We slept by night (a ritual), we hunted and gathered by day (ritual), and had times during the day when we groomed, communed, and consumed. As our brains grew, we began to contemplate the larger world around us – what are those two orbs that rise and set in the sky, what are those points of light, why does the shoreline come in and out? And most importantly, is there a force behind these mysteries which has power over us? And… can we perform actions (rituals) to influence/appease it?
We’ve been at this ritual thing for a very, very!, long time…because we feel these rituals important enough personally, and to the fabric of our societies, that we teach them to our children.
We hedged our bets and decided safe was better than sorry, and so began to develop habits (rituals) to entreat the unseen force to behave in a favorable way so we didn’t starve, freeze, or die of thirst.
We added these new spiritual practices to our existing tribal and individual rituals – and thus we learned to expect, and be comfortable with, counting time by the passing of daily, seasonal, and annual rituals.
So, you see, we’ve been at this ritual thing for a very, very!, long time.
And that has come to pass because we feel these rituals important enough personally, and to the fabric of our societies, that we teach them to our children. In this way, society develops generational memories. Rituals may morph through the years and generations (you may not use the same Menorah, or dress the same for church as your parents) but they survive in their essence and meaning – and heartfelt intent.
All this gives us a sort of playbook for the life of the community as well as for us as individuals.
Knowing what will happen, and when, is calming. Reassuring. It allows us to plan ahead, and know what to expect from ourselves and the community in which we live – and to know what is expected of *us.*
Very important concepts for civilized living, yes?
The Difference Between Ritual and Routine
Some of you will question the difference between a ritual and simple routine or habit. And why am I calling daily actions (like showering and brushing your teeth) ritual?
Have you ever been interrupted in one of your daily routines? Like getting ready in the morning? There is a phone call., your spouse needs help with something, the coffee pot overflows…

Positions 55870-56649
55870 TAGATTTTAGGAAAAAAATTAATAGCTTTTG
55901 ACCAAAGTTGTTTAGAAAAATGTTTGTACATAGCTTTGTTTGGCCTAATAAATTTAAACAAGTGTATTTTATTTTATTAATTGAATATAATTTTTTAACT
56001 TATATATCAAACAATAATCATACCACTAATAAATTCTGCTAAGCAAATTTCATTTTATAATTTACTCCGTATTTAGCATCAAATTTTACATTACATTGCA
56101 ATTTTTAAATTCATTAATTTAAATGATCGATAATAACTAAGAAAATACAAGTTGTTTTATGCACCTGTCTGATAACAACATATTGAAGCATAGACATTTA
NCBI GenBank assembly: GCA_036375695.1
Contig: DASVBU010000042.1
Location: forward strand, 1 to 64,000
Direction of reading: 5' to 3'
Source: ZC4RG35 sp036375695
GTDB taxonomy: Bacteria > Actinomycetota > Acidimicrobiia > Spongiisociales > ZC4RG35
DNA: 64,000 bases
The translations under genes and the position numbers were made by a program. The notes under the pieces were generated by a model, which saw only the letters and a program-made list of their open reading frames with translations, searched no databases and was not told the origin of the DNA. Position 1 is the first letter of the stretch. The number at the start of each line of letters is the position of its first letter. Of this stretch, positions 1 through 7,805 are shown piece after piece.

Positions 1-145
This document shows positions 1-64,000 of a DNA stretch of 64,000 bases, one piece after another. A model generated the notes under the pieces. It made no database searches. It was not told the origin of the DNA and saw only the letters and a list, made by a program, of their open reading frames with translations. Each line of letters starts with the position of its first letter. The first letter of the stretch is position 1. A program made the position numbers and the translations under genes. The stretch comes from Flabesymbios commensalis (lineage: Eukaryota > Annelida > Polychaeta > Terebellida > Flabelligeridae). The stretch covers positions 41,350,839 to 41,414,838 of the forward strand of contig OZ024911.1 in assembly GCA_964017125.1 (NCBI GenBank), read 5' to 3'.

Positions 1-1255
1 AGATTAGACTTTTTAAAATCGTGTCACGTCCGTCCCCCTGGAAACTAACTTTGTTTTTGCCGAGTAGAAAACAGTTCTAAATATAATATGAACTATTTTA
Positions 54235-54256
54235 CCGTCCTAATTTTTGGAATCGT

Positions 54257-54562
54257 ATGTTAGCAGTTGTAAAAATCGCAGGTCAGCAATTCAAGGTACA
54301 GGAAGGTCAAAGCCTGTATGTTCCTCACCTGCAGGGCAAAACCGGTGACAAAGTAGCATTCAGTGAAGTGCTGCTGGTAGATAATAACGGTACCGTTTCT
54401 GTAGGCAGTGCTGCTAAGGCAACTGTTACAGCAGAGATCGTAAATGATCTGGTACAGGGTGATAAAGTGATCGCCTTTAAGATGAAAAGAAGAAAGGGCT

What happens next, more times than not?
You miss or forget something. Right?
Why does this happen?
From the seemingly innocuous daily ablutions we perform for ourselves, and family, to the most solemn and poignant actions we take during religious/spiritual ceremonies… ritual is a comfort to us…
It happens because that *group* of actions have become ritual. Ritual is a deliberate sequence of actions with a specific purpose or outcome. Bathroom, shower, makeup, hair, teeth, travel mug, packed lunch, keys, lock door. The purpose? Preparing yourself (becoming “acceptable” per community standards of appearance) for your day in the outside world.
This sequence – ritual – may have a less deep meaning than the sequence you perform during a Sunday church service… but it is nonetheless a “ritual.” And therefore it helps you measure the passing of your day.
From the seemingly innocuous daily ablutions we perform for ourselves, and family, to the most solemn and poignant actions we take during religious/spiritual ceremonies… ritual is a comfort to us, and is a large part of the glue that binds us all together in humanity and community.
Whatever your rituals this holiday season, we here at the WeWan respect yours as we respect our own. As we fervently hope it is so for everyone during this holy time of the year.
May your family and friends bring you great joy and comfort. Let laughter warm your hearts and bring you closer together in love. And let the spirit of this season of light and hope lift you into brightness.
Chanukkah Sameach. Good Yule. Happy Solstice. Merry Christmas.